The Center is open between 9 a.m. – 2 p.m., Mondays to Saturdays and closed on all State holidays.

Calendars are $10 each for the first ten purchased. From the 11th calendar purchased, the price is $5 per calendar. There is an additional cost for shipping. Proceeds from calendar sales go to support current or future calendar costs.

The calendar is a project of the DLNR and the Hawai‘i Heritage Center, with funding support provided by the Alexander and Baldwin Foundation, Belt Collins, Chris Hart & Partners, Inc., Cultural Surveys Hawai‘i, DLNR Division of Boating and Ocean Recreation, Fung Associates, Hawaiian Electric Company, Inc., Kuiwalu, Viki Nasu Design Group, Outrigger Hotels & Resorts, Takitani & Agaran, and Wallace Theaters Management Corp.

Photography is by David Franzen, design and production by Viki Nasu Design Group and printing by Edward Enterprises, Inc.

Astronomical information was provided by Hokulani Imaginarium at Windward Community College. Tide predictions were provided by EKNA Services Inc., Larry E. Browner, P.E.

Visiting Pearl Harbor USS Arizona Memorial and The Pacific Aviation Museum

One of my good friends from high school is currently visiting Hawaii and last weekend I met him over on Oahu the day I set the Tandem Skydiving Altitude Record with SkyDive Hawaii.  We had a few drinks at Dukes Canoe Club in Waikiki and then I let him and his girlfriend explore Waikiki while I checked into the Waikiki Resort Hotel and rented a car from Discount Hawaii Car Rental  for only $20.00 for 24 hours!

I woke up bright and early in the morning from my one night stay at the Waikiki Resort Hotel and we headed out to Pearl Harbor leaving the Hotel at about 7:00 in the morning.  I forgot that the Honolulu Marathon would be blocking off much of Waikiki so it became kind of a maze getting out of there and off to Pearl Harbor where we got there just in time to pick up free tickets on the first US Navy boat to the Arizona Memorial.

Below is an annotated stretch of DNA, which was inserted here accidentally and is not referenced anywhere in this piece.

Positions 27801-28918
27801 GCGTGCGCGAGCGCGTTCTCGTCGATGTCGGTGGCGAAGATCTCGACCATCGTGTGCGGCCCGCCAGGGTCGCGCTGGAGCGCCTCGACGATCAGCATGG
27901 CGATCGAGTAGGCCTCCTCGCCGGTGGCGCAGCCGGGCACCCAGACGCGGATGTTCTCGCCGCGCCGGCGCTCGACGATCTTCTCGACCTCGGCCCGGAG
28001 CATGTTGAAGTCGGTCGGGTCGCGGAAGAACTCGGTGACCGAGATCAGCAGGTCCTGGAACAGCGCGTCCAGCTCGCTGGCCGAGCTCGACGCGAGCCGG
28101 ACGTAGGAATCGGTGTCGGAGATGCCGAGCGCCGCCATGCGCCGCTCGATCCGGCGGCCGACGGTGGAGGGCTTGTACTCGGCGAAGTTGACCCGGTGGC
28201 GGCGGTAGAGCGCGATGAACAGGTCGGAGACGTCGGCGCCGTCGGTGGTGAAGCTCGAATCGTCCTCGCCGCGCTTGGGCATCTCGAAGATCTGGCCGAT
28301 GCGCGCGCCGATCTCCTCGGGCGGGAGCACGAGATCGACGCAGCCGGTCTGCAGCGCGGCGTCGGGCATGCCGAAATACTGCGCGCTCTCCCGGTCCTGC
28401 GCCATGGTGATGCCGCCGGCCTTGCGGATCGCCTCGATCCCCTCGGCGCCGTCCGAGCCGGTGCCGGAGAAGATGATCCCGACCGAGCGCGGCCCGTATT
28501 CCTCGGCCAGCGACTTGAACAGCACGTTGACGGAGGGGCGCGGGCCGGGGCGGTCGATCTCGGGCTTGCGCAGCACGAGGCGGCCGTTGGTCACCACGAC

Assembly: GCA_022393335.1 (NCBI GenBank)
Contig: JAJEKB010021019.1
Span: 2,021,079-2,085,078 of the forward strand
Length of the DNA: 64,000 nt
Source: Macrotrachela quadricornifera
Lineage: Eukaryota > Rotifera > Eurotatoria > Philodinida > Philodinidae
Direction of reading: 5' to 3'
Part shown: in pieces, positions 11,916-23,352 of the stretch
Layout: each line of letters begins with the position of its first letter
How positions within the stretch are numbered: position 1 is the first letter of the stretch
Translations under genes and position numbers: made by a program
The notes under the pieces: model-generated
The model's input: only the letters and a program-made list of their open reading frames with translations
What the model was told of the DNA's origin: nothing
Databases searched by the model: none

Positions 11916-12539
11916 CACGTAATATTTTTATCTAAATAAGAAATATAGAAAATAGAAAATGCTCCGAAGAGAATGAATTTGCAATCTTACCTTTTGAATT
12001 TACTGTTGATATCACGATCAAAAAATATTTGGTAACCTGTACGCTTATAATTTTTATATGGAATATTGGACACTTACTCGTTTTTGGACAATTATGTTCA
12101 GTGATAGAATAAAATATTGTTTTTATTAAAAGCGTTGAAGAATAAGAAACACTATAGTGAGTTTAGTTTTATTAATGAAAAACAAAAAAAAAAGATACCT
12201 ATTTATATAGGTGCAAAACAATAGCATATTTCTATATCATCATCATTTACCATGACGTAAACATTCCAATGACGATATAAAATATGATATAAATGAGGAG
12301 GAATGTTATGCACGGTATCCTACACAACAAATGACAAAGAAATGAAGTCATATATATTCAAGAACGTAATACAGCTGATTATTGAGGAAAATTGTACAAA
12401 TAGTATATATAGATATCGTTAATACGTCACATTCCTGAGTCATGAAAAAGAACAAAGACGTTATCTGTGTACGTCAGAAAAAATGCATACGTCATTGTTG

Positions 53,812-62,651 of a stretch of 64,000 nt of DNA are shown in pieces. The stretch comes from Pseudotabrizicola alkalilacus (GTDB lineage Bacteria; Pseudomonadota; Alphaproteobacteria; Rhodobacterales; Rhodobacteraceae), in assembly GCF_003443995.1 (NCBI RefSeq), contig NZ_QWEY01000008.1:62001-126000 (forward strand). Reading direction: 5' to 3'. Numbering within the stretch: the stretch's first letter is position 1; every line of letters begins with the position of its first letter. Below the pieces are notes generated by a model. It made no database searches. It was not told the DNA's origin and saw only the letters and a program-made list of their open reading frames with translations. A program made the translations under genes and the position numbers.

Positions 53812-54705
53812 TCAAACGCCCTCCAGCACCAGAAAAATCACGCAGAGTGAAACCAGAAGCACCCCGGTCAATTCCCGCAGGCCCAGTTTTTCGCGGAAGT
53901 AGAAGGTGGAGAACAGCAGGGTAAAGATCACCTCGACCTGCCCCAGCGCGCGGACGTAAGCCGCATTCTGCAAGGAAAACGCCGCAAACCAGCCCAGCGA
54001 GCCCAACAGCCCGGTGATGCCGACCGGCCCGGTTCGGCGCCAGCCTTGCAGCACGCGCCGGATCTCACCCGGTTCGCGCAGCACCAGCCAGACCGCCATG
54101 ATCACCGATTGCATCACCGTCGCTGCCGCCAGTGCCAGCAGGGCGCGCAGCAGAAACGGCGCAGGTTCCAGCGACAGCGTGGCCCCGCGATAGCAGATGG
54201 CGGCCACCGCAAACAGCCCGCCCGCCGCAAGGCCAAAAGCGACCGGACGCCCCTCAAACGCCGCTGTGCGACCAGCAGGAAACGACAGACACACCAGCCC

They issue free tickets to the USS Arizona Memorial

While I have done lots of interesting stuff with the Navy and I’ve seen Pearl Harbor as a guest on several embarks with the US Navy… this was the first time that I had ever gone to the USS Arizona Memorial inside of Pearl Harbor so it was quite special.

One of the displays in the Pearl Harbor Museum

We were going just four days after the 70th Anniversary of the attack on Pearl Harbor and I wasn’t sure how busy or packed the place was going to be… but I was quite happy to get on that first boat without having to wait in a long line… as anyone that knows me… knows I hate long lines!

The US Navy provides a free ferry to and from the USS Arizona Memorial

Most of us have seen pictures of the memorial, but I can tell you now personally that it’s a whole different experience visiting it in person.

USS Arizona Memorial

As you enter the memorial, it’s lined with a few flags from around the world.

Flags in the USS Arizona Memorial

Then as you proceed forward into the chamber it opens up and there are 21 windows to view out of the memorial.

Inside the chamber folks can look down at the sunken vessel through a hole in the memorial

You really feel the aura of the place and it’s almost kind of a haunting feeling knowing that you are literally standing on the tomb of so many sailors that lost their lives on that fateful day.

Honoring the sailors that lost their lives

Of course I had to get the mandatory picture of the “Tears of the Arizona”.

"Tears of the Arizona" - Oil still leaks to this day

The memorial is staffed with folks that know anything you may ever want to know about the USS Arizona and are more then happy to discuss things with you.  The total tour of the place once you actually get on the ferry is about 45 minutes long.

One of the few remaining parts of the USS Arizona still above the surface

After touring the USS Arizona Memorial we took a shuttle across to Ford Island and went and got a private Aviators Tour at Pacific Aviation Museum.

Pacific Aviation Museum Pearl Harbor

This was also the first time I had ever been to this museum so I had no idea what to expect and was pleasantly surprised with the knowledge of our tour docent as he explained the history of the airplanes at the museum.

Inside Hangar 37

I learned some of the stories about the planes and the pilots that flew the planes during the war.

Mitsubishi A6M2 Model 21 Type 0 (Naval Carrier-based Fighter)

What was really impressive was the shape that some of these old planes had been remodeled to and I know it must take a lot to get them back to looking the way they were during World War II.

The Cactus Air Force

While the tour itself is about 2 hours long… we had a shorter more condensed tour because we had an appointment we had to make with the US Navy so we unfortunately didn’t even get to the other hangar.

Former President George W.H. Bush trained in this actual plane

We made our way to the Laniakea Cafe and had lunch and then made our way to a private submarine tour on the USS Cheyenne courtesy of the US Navy.

The newly restored Ford Island Control Tower

I just wanted to say thanks to the Pacific Aviation Museum for hooking us up with the free Aviators Tour.  Wish we would have had more time to spend with the docent!